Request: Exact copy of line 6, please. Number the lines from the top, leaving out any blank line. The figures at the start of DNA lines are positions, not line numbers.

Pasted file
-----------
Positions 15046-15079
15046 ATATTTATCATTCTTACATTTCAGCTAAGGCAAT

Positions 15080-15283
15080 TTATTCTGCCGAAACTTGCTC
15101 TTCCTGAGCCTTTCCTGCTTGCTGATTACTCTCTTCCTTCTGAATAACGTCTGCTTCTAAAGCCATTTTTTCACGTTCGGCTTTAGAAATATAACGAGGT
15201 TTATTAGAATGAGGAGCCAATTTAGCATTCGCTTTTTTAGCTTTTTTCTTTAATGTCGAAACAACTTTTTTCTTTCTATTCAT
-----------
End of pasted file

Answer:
15201 TTATTAGAATGAGGAGCCAATTTAGCATTCGCTTTTTTAGCTTTTTTCTTTAATGTCGAAACAACTTTTTTCTTTCTATTCAT